According to Cisco, 500 billion devices are expected to be connected to the Internet by 2030¹. Furthermore, in that same year, there will be at least 15 connected devices to each individual². In this post, we examine IoT's rapid expansion and how you can benefit.
With the growth of the Internet of Things (IoT) market showing no sign of slowing down, organizations are taking full advantage of what the technology has to offer. To further illustrate this, organizations are predicted to make a total investment of $15 trillion into the IoT market by 2025³. So it’s clear to see that applications of IoT in business are booming.
The boom could stem from a few reasons, although the declining cost of sensors, communication technologies, and data processing are significant contributing factors. Subsequently, the return on investment (ROI) for business applications of IoT has never been more appealing.
This has led to companies thinking more boldly about strategies that will help them to achieve IoT’s full disruptive potential. According to Verizon, for an organization to determine its solution as being fully IoT-enabled, it should demonstrate three important criteria: (1) Awareness; (2) Autonomy; (3) Action.
Successful implementations of IoT enable organizations to benefit from:
These IoT devices use smart sensors to gather unprecedented amounts of real-time environmental data that is then autonomously analyzed and shared with other devices and networks. This data is often referred to as the key raw material in which organizations turn actionable insights into enhanced organizational value.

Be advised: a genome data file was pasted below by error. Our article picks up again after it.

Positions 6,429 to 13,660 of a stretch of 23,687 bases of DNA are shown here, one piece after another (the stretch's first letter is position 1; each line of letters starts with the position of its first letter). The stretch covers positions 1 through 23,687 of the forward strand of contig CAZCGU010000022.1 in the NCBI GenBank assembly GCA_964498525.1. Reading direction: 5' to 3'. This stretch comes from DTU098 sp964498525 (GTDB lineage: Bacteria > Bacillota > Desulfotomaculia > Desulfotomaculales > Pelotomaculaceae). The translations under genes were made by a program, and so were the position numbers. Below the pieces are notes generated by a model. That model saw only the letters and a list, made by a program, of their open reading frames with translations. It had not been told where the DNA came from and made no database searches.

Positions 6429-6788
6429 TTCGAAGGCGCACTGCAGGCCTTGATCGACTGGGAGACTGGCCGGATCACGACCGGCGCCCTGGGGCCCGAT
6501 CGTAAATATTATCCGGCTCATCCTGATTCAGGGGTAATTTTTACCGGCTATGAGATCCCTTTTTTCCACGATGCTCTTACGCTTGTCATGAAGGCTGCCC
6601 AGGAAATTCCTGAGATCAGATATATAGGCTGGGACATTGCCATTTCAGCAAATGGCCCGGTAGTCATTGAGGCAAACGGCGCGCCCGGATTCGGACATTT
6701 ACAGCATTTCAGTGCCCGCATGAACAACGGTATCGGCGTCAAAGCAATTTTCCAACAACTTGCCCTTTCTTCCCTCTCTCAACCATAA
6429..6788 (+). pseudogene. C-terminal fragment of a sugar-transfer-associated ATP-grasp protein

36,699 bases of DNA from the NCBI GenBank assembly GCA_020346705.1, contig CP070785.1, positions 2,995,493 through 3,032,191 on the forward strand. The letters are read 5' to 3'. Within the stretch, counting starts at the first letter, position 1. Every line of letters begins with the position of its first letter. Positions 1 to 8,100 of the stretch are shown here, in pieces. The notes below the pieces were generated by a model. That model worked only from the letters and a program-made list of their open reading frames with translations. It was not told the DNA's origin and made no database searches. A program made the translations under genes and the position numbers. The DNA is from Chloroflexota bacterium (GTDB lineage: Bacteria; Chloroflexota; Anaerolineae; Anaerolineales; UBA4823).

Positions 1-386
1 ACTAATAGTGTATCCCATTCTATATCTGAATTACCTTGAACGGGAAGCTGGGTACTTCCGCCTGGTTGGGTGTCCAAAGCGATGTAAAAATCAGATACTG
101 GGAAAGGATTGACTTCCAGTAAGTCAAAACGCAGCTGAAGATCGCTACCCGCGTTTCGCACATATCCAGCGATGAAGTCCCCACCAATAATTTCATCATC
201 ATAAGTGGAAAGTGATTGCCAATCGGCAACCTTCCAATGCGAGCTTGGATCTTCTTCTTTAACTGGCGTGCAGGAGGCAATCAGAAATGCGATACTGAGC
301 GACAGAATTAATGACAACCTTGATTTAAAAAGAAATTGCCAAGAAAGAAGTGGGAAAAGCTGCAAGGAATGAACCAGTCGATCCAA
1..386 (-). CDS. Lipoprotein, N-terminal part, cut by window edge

Nowadays, companies are increasingly relying on these data-driven insights to create innovative solutions to elevate profitability, generate efficiencies, and establish a competitive edge. Among the many business benefits of IoT, decision-makers are now able to gain an extensive overview of market sectors and operations in completely new ways. It’s predicted that by 2025, organizations that adopt IoT will be at least 10% more profitable than competitors that don’t ⁵.
Although IoT has already gained significant traction within the manufacturing sector, the uptake of smart devices has shifted far beyond industrial implementations. Industries like healthcare, agriculture, conservation, retail, gaming, and transportation are embracing IoT to optimize business processes.